Luxury tax impact of COVID-19

by - Staff Writer -
Theo Epstein is working with a high payroll (Jon Durr - USA Today Sports)
Theo Epstein is working with a high payroll (Jon Durr - USA Today Sports)

Each baseball team is only allowed a certain amount of money to spend based on the budget set by each team's front office, as well as the revenue returns each team can gain during the season. There is also a maximum amount that each team can spend set by the MLB, and if any team spends more, they are subject to the penalties for violating what is called the luxury tax or the Competitive Balance Tax.

The point of this tax is to make the league's economic situation fair. Teams like the Yankees, Red Sox, Cubs, and Dodgers are consistently near the tops in the league in payroll, and that is mostly because those teams have some of the highest revenues in the game, thus giving them more resources to spend. This tax essentially attempts to prevent the Yankees from spending $300 million per year just because they can and also attempted to reward teams who do not generate much revenue, such as the Pittsburgh Pirates or the Kansas City Royals, if a violation does occur. These violations lead to what could be some detrimental penalties.

These penalties consist of hefty fines, increasing with each violation. For example, the Cubs were fined $7.9 million for their violation of the Luxury Tax in 2019, their second consecutive such violation. Another punishment includes loss of draft picks as well as mandatory revenue sharing by the offending team with some of the lower revenue-earning teams in the league. Those penalties also have considerable increases for repeat offenders, with the maximum penalties occurring after the third consecutive violation and any successive violation that ensues after that.

The Cubs, as many of you know, have been over the luxury tax for two straight seasons and are looking to potentially reset by dipping below the near $208 million allowed by the MLB. The Cubs are currently estimated to be around $219 million on their payroll. After missing the postseason in 2019 and being unable to spend to improve for 2020 — the Cubs were potentially looking to shed some salary via trade.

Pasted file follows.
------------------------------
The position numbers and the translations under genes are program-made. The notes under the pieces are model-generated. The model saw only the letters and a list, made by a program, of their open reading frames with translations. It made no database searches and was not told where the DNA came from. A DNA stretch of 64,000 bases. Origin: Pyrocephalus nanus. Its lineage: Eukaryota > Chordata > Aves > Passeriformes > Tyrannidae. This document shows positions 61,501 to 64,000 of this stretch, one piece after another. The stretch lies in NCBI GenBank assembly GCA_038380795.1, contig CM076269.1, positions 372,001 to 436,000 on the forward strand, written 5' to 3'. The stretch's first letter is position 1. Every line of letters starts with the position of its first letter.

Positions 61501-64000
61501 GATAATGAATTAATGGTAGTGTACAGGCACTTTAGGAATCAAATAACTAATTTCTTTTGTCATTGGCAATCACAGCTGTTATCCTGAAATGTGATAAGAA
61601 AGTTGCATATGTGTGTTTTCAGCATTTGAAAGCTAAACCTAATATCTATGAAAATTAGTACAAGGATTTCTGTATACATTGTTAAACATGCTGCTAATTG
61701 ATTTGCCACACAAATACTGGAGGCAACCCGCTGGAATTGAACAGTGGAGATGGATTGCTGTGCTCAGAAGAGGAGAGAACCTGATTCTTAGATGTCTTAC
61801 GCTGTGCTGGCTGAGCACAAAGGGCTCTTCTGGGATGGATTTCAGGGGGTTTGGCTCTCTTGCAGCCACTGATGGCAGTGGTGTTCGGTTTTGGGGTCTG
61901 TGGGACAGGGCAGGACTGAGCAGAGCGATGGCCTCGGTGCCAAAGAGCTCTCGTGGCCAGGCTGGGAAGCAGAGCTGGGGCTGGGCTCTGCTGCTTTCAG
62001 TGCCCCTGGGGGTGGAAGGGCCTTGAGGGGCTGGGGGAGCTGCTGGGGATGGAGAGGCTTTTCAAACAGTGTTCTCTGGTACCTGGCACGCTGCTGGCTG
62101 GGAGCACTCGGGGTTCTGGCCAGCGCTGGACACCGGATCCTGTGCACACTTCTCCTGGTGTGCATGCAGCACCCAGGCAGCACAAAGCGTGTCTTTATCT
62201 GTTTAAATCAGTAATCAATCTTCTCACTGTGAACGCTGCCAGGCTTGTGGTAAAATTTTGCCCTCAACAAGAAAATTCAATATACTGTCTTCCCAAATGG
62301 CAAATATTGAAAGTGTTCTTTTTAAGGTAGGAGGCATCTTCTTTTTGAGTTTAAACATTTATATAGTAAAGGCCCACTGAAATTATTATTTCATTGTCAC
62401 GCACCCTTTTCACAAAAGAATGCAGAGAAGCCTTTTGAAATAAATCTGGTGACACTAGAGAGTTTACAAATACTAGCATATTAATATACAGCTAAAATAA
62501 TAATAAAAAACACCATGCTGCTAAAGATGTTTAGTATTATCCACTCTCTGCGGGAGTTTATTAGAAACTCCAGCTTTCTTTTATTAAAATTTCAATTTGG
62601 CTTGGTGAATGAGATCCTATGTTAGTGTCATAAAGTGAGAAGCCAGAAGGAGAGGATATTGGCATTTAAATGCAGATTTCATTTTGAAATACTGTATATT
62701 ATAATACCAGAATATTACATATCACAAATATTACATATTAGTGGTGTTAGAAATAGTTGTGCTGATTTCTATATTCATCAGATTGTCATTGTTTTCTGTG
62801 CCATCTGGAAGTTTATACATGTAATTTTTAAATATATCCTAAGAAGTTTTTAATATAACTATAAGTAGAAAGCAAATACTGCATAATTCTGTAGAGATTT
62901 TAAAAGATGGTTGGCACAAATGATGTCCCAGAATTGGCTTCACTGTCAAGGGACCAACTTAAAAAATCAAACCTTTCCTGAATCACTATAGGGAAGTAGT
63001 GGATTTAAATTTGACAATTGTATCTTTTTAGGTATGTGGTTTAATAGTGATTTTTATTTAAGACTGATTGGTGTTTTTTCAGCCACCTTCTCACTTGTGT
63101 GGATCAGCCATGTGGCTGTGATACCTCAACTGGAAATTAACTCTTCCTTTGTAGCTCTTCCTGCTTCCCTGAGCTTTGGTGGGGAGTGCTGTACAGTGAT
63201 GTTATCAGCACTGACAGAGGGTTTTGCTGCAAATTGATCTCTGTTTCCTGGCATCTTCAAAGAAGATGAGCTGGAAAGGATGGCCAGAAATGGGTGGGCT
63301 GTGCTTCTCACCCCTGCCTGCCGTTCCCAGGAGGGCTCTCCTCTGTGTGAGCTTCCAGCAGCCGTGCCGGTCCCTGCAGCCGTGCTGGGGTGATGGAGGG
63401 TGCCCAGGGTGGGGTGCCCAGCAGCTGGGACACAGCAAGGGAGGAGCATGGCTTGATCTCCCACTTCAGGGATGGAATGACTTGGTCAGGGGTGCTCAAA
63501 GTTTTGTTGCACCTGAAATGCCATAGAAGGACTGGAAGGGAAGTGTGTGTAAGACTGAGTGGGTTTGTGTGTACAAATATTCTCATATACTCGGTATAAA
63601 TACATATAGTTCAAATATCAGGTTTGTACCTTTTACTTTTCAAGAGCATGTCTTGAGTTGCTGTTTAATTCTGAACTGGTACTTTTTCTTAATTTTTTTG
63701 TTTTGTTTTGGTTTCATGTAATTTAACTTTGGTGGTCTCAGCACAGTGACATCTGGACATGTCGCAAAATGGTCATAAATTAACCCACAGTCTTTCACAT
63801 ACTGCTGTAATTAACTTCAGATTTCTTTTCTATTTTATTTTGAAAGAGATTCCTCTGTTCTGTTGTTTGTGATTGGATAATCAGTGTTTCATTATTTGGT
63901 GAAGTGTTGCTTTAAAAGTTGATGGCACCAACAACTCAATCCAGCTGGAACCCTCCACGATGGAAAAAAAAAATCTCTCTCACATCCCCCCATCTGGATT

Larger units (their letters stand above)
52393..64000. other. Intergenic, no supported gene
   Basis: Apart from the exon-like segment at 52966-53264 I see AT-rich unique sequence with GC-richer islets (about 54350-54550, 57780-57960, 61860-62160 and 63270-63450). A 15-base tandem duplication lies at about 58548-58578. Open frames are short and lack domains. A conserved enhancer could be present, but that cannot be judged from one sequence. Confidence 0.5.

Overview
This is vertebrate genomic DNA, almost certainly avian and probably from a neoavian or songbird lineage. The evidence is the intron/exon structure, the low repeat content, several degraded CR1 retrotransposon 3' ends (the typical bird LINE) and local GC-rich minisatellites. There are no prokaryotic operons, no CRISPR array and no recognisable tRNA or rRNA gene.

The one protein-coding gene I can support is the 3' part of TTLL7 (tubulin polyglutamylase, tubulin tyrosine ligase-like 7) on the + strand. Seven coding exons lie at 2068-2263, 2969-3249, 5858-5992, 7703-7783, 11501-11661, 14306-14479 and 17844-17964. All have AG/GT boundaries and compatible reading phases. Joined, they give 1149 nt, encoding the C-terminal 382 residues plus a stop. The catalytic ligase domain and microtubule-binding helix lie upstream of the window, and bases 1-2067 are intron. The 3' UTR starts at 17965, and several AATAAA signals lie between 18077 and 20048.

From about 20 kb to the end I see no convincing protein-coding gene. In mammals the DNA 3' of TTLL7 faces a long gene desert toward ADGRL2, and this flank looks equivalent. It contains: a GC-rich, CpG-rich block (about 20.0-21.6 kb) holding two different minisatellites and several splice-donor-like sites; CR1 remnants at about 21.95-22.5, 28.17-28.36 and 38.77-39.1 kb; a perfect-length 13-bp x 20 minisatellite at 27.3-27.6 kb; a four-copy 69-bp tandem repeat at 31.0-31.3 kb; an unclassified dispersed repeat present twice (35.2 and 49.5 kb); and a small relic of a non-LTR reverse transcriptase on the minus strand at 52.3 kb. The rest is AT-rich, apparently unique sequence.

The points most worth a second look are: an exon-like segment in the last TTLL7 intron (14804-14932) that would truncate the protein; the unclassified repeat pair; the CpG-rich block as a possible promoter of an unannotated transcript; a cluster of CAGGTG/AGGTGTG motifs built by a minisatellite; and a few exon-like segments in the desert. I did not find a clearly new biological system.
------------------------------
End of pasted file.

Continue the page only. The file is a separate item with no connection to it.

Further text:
With almost every player on the roster rumored at one point or another during the offseason to be on the trade block, the Cubs were not able to trade anybody or shed any salary and return mostly the same aging, experienced and expensive roster for 2020.

The Cubs planned to look toward the trade deadline to retool on the fly, stock up for the potential postseason as well as reset their luxury tax before the 2020 offseason. However, the Covid-19 pandemic throws a wrench in those plans — as it does for pretty much any plan around the world.

Will there be a season played for there to be a trade deadline? That's the main question — but in a shortened season, maybe the Cubs can get off to a hot start and will need to add at the deadline instead. So many question marks remain.

There is also one other fascinating aspect to this luxury tax equation, and that is the fact that the MLBPA and the MLB have agreed to pay the players fifty percent of their regular salaries for the 2020 season. In the group's latest negotiations, the MLB is trying to restrict those salaries even further.

So if the luxury tax limit is $208 million and the Cubs are technically only paying about $110 million, can they be penalized? Can their luxury tax penalties reset? In a breakdown of the agreement reached by the MLB and the MLBPA, it is written by Jeff Passan that the luxury tax penalties will be distributed "base[d] it on what full-season salaries were supposed to be, not prorated salary payment." That means even if they only play 81 games, the Cubs could still be subject to luxury tax penalties.

The MLB announced in late March that if the season is not played at all, luxury tax penalties will not reset for the Cubs or the Yankees or Red Sox (the three teams who violated the luxury tax limits in 2019).

The Cubs have dedicated a lot to try and reset these penalties and get their budget back into a place where they can spend. Shaving about $10 million off of the payroll before the salaries of Jon Lester, Jose Quintana, Tyler Chatwood, and Daniel Descalso, among others, come off the books following this season.

The question is, will they even get the chance to do so?

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